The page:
The LBG heartland of NSW is where it gets a bit more difficult to ascertain which technique is the way to go. In my opinion, you can successfully fish live baits almost anywhere along the NSW coastline. To get into some consistent big fish action on lures, though, I really think you need to concentrate your efforts from Port Stephens northwards. It wasn’t always that way. When Calcutt first started this magazine in the late 1960s, most of the groundbreaking high speed spinning articles he wrote – which were accompanied by Ossie Emery’s magnificent B&W images – were centred around the phenomenal fishing that he and close friends such as Jack Erskine, Bill Gordon and Lyn Donohue enjoyed spinning the legendary Devils Gorge at Jervis Bay, which is now unfortunately closed to fishing. The same goes for the birthplace of high speed spinning at Avoca on the NSW Central Coast. I grew up hearing about the phenomenal catches of longtail and yellowfin tuna taken there by spin fishing’s earliest pioneers, but by the time I started fishing it regularly in the early 1980s live baiting was definitely the most effective method of connecting with a big fish. So for those anglers with a hankering to hook a big fish on a lure from the stones concentrate your efforts on the NSW mid-north and far north coast regions where in season there’s plenty of line-burning longtail tuna and cobia to accommodate you.


A classic LBG scene. Gamefishing the rocks is a challenging sport but the rewards can be awesome, either when spinning or bait fishing.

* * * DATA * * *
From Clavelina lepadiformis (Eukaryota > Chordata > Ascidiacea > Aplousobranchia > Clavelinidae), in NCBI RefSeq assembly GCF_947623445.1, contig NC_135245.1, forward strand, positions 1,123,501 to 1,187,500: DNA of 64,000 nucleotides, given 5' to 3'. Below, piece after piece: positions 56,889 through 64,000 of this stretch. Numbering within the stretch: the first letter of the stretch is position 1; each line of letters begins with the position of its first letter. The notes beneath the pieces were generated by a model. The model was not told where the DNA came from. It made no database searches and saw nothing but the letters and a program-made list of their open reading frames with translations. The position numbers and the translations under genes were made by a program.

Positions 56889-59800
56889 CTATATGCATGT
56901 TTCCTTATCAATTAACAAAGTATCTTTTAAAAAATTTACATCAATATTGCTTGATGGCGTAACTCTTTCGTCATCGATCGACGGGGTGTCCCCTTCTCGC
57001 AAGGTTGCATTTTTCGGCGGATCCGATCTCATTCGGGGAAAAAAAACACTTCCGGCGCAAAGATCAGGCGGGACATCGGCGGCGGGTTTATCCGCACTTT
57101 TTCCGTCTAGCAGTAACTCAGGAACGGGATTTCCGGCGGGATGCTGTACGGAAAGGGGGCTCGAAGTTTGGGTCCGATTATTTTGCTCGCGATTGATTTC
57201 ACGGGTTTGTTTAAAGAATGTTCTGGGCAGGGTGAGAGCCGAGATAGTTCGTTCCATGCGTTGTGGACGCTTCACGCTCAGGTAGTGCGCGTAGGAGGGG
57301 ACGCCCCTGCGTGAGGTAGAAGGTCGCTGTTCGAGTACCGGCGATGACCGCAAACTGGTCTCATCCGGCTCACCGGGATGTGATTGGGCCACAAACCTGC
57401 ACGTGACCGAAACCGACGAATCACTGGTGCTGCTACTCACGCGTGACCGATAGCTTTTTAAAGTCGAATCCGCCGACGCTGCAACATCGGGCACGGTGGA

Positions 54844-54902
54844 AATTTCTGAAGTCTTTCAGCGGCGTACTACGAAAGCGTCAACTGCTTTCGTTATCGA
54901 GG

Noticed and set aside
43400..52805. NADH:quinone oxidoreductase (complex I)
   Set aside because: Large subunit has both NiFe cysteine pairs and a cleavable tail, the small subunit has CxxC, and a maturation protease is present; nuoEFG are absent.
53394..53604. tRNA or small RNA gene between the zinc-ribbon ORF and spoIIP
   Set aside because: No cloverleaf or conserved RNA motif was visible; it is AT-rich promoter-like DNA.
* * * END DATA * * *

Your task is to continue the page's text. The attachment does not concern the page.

Target species

All the most popular target species of land based game anglers such as longtail tuna, yellowfin tuna, black marlin, Spanish mackerel, yellowtail kingfish and cobia can be taken on both live baits and lures. But what is the most effective means of targeting each of them?

Black marlin are the easiest choice, hundreds have been taken off the rocks on live baits – since Tony Axiak’s first documented land based capture from Jervis Bay on the December 30, 1972 – with increasing numbers in recent years weighing in excess of 100kgs – truly amazing captures. On the other hand, there’s only been a handful of juvenile fish taken on lures, so live baiting wins hands down. Live bait fishing allows you to use powerful lever drag game reels and heavy fluorocarbon or hard monofilament leaders, tremendous advantages over star drag casting reels and light casting leaders. If I was specifically chasing a beakie from the stones I’d be using the biggest live slimy mackerel I could get my hands on.

Big yellowtail kingfish are an awesome challenge off the rocks. Once again live baiting is the preferred option to land a trophy specimen for exactly the same reasons as previously described for black marlin, namely the ability to fish heavy line and leader combos over a powerful lever drag game outfit. If you want a big hoodlum on a lure, good luck – you’ll need it! They love taking expensive surface poppers and minnow lures back to their deepwater lairs. Your best chance of success is to find a location which has a relatively clean bottom. An old mate of mine, Daryl McNaught, landed an Australian ANSA 24kg LBG record yellowtail kingfish from a breakwall in Swansea Channel  back in the late 80s. This was the ideal location to fish as it was surrounded by sand, nowhere for the big hoodlums to bury you. Maritime then stuffed the spot by anchoring a marker buoy right in front of it.